I got down. The air was fresh, the wind was a light breeze and caressed my face with a loving touch. The sky was a deep blue color with the clouds playing with the setting sun. This was a foreign nation. Back in my country, people we getting up and wishing each other a Happy Independence Day. I looked at my friends and wished them a Happy Independence Day, with a twist.

It Rained

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Yes, it did. But not on our dreams and aspirations. Rather on us. It was beautiful rain. Soft, drizzly at first and slightly harsh later. Not something which would make me regret being out in the open but just perfect. Of course I’m getting ahead of myself. First of all…

Train! A Train! A Whole TRAIN!!! I still cannot believe that underneath the Denver International Airport, they have a whole damn train!!!! It goes from one end to the other, taking passengers from any terminal to the next and even to a completely separate Luggage Collection Area where people can just pick up their stuff and move out to catch transport. First time I’ve seen anything like this, a completely dedicated train service just for passengers travelling through the airport and I am amazed!!!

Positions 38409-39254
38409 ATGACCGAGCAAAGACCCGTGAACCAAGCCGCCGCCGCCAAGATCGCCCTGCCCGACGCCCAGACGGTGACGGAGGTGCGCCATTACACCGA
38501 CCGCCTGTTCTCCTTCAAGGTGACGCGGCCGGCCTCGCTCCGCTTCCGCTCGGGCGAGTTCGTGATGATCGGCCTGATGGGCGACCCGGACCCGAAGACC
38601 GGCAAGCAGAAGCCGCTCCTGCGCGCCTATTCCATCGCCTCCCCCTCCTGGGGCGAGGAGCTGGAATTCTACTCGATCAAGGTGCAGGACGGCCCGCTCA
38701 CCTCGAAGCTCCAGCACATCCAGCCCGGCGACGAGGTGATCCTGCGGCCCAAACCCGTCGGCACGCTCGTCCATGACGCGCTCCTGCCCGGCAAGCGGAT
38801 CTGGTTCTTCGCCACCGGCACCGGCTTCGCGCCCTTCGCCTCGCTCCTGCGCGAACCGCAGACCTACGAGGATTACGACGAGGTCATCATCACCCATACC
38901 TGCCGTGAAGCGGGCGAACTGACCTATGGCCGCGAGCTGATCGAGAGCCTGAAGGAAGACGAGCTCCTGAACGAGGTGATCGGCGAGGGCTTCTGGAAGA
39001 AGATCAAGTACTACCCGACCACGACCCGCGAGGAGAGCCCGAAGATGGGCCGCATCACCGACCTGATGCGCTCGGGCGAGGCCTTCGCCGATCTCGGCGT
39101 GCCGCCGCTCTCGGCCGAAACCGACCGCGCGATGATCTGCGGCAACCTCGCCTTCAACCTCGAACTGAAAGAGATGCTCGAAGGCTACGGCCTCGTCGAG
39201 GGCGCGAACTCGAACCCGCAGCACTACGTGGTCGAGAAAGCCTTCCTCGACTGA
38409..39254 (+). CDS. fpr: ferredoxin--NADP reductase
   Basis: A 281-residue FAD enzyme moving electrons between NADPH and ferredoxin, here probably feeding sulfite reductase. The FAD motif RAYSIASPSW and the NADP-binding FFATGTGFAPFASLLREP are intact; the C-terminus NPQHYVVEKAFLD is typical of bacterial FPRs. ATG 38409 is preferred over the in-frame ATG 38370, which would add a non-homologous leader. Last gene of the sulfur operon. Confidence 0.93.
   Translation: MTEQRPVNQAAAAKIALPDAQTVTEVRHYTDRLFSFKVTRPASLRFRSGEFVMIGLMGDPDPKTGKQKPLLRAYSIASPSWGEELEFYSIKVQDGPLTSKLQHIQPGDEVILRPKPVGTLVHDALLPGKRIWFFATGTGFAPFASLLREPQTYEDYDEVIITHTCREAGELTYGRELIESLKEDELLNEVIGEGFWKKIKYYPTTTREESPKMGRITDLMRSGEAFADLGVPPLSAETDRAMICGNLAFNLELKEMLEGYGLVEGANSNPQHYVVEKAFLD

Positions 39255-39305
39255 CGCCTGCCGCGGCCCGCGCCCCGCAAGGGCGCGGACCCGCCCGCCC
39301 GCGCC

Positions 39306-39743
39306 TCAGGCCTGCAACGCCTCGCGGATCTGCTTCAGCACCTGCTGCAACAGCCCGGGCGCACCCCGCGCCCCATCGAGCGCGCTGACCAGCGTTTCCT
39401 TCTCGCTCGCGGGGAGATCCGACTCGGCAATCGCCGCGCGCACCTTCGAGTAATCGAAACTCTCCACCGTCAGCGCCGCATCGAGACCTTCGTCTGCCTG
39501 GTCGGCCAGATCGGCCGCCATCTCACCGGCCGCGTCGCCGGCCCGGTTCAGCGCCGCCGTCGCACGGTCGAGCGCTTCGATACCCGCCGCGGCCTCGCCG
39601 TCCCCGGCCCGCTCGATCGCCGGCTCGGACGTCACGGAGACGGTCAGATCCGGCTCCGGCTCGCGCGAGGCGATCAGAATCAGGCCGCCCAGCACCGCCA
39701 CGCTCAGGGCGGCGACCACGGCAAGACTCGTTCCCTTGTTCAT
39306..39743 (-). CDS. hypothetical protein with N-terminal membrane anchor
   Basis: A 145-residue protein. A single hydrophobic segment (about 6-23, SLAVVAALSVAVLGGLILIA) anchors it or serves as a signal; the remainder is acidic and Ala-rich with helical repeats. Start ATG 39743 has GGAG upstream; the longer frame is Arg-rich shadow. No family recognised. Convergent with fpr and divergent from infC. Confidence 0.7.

Next up, Boulder. If you take a cycle and start on one end of Boulder, you can cross its breadth in about an hour of slow sightseeing! Boulder may be a small town but it’s extremely scenic and it’s beauty reflects in the attitude of the people. It’s rush hour and there’s traffic on both sides of the road. A few cyclists have just come to one side and are waiting on the pavement for a break in the traffic so they can cross. Suddenly, traffic on both sides comes to a complete halt. The people in their expensive cars are waiting for the cyclists on University-rented bikes to cross. Awestruck, I peddle forward with two of my friends, the cycle groaning under me. It’s a good concept. The University loans out bicycles to Regular students of CU-Boulder for 2 days for free. The students have a means of transport and can easily appreciate the good nature of the people of Boulder and the city controls the urges of students to buy cars to commute from one end to another.